Thursday, June 04, 2015

Thought for a cloudy Thursday and a link or two

God’s will is that your lives are dedicated to him. This means that you stay away from sexual immorality and learn how to control your own body in a pure and respectable way. Don’t be controlled by your sexual urges like the Gentiles who don’t know God. No one should mistreat or take advantage of their brother or sister in this issue. The Lord punishes people for all these things, as we told you before and sternly warned you. God didn’t call us to be immoral but to be dedicated to him. Therefore, whoever rejects these instructions isn’t rejecting a human authority. They are rejecting God, who gives his Holy Spirit to you. (1 Thessalonians 4:3-8 CEB)

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In a related incident, I ran across this article by that great Aussie, Michael Bird. Here's an interesting snippet, which immediately follows his quoting of the above verses:

I know that infidelity happens and some celebrity couples have “open marriages” because of a male movie star’s over-active libido, but most of us have cringed at that because we see the value and virtue of faithful life-long partnerships. But when the virtues of exclusivity and fidelity are portrayed as a toxic relic of the Victorian era that people should not have to hear about because it’s very statement is offensive, then the game has changed. Far from ushering in some kind of sexual revolution with newly found freedoms, I think we’re going to see society degenerate further towards the perversity of ancient paganism, where sex becomes about the use of others, the gratification of the self, the pornification of women, and the worship of desire. It will lead to a generation of men and women who find sex and relationships hurtful, confusing, manipulative, and wonder what true love really is. The darker the darkness of the surrounding sexual culture, the more Christian marriages – I mean true and authentic Christian marriages – will stand out. That is because Christians will claim that sex is a gift to be enjoyed in a committed relationship and love is about giving rather than gratifying. It gives Christians the opportunity to show that love can have both eros and agape. Then suddenly the mono-normativity of Christianity might not seem like such a bad option.

And then this showed up in my RSS feed about putting your pro-life money where you wife is. Read the whole thing, please. He pushes hard on how much we really trust God. Here's a snippet, but please read it all. Really! Do read it!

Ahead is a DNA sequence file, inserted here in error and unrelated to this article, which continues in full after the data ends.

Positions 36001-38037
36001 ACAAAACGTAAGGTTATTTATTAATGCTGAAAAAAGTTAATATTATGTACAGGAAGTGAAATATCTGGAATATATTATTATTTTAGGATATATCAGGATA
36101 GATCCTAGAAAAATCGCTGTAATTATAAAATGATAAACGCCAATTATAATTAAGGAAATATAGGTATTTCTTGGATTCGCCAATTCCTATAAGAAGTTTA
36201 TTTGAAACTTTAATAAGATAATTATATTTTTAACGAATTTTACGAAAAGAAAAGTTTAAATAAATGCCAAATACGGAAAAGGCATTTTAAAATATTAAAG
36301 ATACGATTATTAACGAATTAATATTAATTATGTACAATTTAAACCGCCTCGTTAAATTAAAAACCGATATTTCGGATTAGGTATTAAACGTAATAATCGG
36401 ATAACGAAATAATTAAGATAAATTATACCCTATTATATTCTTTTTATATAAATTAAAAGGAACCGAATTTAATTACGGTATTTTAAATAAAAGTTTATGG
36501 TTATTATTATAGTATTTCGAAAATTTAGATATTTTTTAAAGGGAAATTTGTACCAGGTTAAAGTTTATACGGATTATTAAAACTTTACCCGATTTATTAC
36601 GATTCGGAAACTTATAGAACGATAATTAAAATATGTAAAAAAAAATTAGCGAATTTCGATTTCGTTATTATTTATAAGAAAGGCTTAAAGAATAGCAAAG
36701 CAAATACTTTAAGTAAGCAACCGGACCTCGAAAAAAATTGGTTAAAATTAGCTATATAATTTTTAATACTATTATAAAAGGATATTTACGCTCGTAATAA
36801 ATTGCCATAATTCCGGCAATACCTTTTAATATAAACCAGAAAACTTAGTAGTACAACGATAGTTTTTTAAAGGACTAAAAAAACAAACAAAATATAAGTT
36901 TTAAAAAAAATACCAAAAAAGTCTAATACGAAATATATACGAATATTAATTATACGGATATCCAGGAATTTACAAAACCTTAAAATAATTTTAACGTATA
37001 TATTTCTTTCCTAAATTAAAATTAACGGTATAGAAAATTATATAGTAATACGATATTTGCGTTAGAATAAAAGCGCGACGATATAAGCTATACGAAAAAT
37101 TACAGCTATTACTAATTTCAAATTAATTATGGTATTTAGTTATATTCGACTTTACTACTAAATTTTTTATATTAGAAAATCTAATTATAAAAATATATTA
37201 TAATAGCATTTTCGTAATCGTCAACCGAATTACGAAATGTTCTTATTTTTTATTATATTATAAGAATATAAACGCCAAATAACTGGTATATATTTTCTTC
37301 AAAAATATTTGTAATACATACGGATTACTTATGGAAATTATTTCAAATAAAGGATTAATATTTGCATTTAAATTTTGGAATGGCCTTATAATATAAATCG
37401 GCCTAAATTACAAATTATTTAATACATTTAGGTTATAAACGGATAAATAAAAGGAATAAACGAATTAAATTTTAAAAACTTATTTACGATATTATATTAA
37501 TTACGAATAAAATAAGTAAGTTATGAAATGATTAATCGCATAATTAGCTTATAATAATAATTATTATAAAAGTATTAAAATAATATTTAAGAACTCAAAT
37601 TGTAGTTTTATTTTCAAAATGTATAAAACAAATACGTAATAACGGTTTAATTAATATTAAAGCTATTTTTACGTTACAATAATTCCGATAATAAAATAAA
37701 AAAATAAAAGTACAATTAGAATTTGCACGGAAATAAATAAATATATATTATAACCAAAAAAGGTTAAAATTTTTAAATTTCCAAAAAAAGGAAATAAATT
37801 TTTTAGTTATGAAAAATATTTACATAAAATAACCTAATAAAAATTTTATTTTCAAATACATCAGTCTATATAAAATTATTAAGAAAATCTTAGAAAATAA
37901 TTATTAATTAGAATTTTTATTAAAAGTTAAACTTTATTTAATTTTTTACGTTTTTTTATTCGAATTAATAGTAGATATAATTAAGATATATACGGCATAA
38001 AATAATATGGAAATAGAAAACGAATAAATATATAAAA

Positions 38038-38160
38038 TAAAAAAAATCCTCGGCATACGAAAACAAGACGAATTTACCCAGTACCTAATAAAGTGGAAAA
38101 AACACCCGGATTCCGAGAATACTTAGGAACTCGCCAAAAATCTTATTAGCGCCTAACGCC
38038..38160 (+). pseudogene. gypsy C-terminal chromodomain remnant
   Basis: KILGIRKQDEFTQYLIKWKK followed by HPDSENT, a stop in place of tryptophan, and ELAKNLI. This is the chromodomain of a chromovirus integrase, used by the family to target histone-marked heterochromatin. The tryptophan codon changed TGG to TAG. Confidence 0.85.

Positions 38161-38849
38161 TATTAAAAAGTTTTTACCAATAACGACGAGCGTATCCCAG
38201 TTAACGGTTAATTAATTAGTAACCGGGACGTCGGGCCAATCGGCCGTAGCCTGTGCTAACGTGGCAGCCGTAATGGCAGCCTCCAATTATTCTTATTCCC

Now, I’m not a doctor nor the son of a doctor. I’m not qualified to give medical advice and neither do I want to. But what I do want to say is that there is another Factor that the world chooses to ignore, but that we as believers must figure into the equation.

You see, God has no place in secular science or in philosophy. From a strictly medical perspective, the doctors were right. We should have aborted. Maybe it is true that babies that are in the situation that my daughter was in have no hope for a normal healthy life. But again, we believers play by a different set of rules. We live in a different kingdom. We believe that there is a God who is all powerful, who can and does, work in our lives. Now, maybe we can forgive non-Christians for failing to take into account the fact that God can (notice that I didn’t say “will”) do the impossible. But if truth be told, the God-factor has no place in the everyday life of many believers in Jesus either. Sadly, God is abstract for them. He’s merely someone that you talk about, sing to on Sunday mornings for 45 minutes, but don’t really trust in. He’s theoretical. He’s simply the distant foundation for our political views.

But let me encourage all of you readers out there: God’s not theoretical. He does see the situations we face, he is involved in our lives, and sometimes (not every time) he even does the impossible. (emphasis original)

Yes. How much does the "God-factor" change the way you and I live day-to-day? Not enough, I fear.
</idle musing>

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